Whoever you are, parenting is one of those ‘jumping in at the deep end’ type of things. No matter how many articles, books and blogs you read, nothing really prepares you.
Mums everywhere should be celebrated this month, but none more so than blind and partially sighted mums, who have an extra level of challenges to contend with. So how do those challenges change things? And how do real life visually impaired mums overcome them?
We talked to three mums who’ll be celebrating (and celebrated) this Mother’s Day, in the hopes of picking up some parenting hacks…
Monica, mum of three.
Parenting hack #1: The pram is your friend.
When my children were little I used to use the pushchair like a sort of a bumper. The kids were safe in there but if we smashed into a lamp post or something, Scott’s little voice would shout “Bump!”, which was fun as well as useful. So when they started walking I had to adjust, I did miss having the pram to carry all the bits you need – as well as the children.
Parenting hack #2: Buy a lot of wipes.
I always said I probably used 10 wipes when two would have done. With particularly nasty “number twos” when they go up the back, I would just strip them down and put them in the sink. The only problem would be when we were out and about and that happened and I didn’t have a sink to dump him in. But you just work something out and do your best. It’s like anything.
Parenting hack #3: Realise that different can be good.
When my daughter was first old enough to get the train into town with her friends, they were all amazed that she knew which platform they needed and where to look for train times. She’d always had to do that with me, so it was normal for her. They do have to do extra things to help but they don’t really think about it, so they become more independent and empowered.
Anna, mum of 1, grandmother of 1 (8-month-old Frank).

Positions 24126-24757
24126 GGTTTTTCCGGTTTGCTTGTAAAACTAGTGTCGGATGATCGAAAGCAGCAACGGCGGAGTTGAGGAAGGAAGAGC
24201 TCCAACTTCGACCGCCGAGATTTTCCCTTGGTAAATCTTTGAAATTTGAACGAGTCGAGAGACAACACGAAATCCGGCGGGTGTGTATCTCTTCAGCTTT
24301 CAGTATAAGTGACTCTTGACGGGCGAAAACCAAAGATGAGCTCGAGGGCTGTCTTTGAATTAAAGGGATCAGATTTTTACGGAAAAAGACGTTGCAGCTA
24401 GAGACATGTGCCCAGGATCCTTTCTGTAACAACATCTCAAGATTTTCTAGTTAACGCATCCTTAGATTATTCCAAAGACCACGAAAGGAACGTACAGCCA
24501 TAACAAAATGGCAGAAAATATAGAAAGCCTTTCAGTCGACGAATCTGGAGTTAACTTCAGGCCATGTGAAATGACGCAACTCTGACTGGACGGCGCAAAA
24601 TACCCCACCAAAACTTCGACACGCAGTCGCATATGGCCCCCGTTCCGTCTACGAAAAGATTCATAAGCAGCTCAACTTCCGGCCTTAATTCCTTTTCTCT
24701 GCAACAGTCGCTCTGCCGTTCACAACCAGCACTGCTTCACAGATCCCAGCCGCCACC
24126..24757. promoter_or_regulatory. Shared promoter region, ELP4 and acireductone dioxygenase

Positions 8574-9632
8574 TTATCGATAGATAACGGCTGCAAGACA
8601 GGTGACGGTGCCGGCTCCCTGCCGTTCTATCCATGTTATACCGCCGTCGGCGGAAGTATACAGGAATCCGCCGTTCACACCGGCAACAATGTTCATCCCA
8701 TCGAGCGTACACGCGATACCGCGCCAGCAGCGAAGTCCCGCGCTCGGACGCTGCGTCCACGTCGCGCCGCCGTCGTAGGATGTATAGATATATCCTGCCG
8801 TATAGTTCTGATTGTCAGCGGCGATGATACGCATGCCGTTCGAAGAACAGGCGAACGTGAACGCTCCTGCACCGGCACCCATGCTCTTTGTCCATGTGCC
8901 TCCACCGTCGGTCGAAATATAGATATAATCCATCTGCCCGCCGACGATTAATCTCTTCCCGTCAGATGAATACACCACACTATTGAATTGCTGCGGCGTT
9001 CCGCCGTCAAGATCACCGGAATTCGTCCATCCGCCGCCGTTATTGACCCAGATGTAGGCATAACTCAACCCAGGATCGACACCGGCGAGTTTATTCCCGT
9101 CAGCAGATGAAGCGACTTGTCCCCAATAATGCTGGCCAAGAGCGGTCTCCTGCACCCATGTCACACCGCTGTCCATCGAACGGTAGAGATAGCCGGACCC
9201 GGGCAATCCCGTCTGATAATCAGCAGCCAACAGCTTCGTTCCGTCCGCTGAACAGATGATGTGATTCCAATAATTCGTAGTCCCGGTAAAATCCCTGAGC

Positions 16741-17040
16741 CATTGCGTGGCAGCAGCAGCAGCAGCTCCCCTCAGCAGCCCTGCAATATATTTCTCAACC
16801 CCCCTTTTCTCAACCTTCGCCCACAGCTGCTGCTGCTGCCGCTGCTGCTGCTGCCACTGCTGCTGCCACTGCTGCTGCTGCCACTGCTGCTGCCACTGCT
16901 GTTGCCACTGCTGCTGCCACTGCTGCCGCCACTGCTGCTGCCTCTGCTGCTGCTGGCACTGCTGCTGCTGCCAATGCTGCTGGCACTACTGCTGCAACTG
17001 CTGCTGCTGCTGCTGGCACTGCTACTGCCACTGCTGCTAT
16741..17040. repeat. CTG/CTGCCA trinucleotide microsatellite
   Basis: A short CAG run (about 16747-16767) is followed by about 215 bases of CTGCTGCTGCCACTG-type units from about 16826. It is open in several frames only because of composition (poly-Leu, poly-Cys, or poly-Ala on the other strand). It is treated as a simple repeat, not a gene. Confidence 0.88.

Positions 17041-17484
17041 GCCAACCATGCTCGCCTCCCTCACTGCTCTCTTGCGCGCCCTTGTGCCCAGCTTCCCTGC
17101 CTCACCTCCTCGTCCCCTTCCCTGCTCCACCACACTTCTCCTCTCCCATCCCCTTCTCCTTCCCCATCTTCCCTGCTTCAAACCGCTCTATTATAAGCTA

Parenting hack #1: Teach your children to read numbers as early as possible.
Train your children to be your expert bus-spotters. When you’re out and about they can be your eyes and it’s really useful. Giving him that responsibility helped my son to learn road-sense pretty quickly and he really knew when it was safe to muck around and when it wasn’t.
Parenting hack #2: Look after your body.
When you’re blind you don’t drive. So all shopping has to be carried. A good quality rucksack and a sturdy pram is a must. And it has to be well-balanced so it doesn’t tip when you’re loading it full of groceries twice a week. I do have some shoulder damage now as a result of all the lugging around I did. Look after your body, especially your neck and your shoulders, you need them to be strong in the long run, so get a system that works for you.
Parenting hack #3: Get creative with tactile affection.
When you’re blind, loving gazes are out, so I was always very tactile with my son and I liked us to be in close proximity to eachother. Rubbing noses, butterfly kisses, blowing raspberries on their skin or simply using fingertips to check they’re clean and well; variety makes affection fun. Sometimes, by the time he was two, my son found it all rather irritating but I’ve noticed he’s now a very tactile parent himself. Frank, my grandson, finds it hilarious that I’m touching him all the time.
Joy, mum of 1.
Parenting hack #1: Think practical.
Without careful planning my day would be much more tricky. It’s all about the details. I always had to pull my pram behind me rather than push it, so I could use my pimp stick (that’s what I call my white cane). When Janelle was little, the nappy changing kit all lived in a bright pink box, so I wasn’t scrambling about for nappies and wipes and Sudocrem. Now she’s out of nappies I use the same box for her hair bobbles. When we’re out and about I dress her in bright colours, so I can make out where she is in the playground. That doesn’t work for some of my blind mum friends though, so when their children were toddlers they put little bells on them (some people do that for their guide dogs too), so they knew they were always nearby.
Parenting hack #2: Find different ways to read together.
Sharing stories with children is a really special part of parenting, and I don’t want Janelle to miss out. We have books with accompanying CDs that we can enjoy together. Also whenever anyone who’s sighted pops over, like my mum or her dad, I’ll get them to read with her. Her nursery always send her home with books, so now she can sound out the alphabet we work through them together. It takes us a little longer but her teachers tell me she’s doing really well in her class.
Parenting hack #3: Remember you’re not just a parent.
Just because you have a child it doesn’t mean you’re not still the same person you’ve always been. I always tell my friends to be confident and make time for yourself. If you don’t look after yourself then you can’t look after anyone else properly.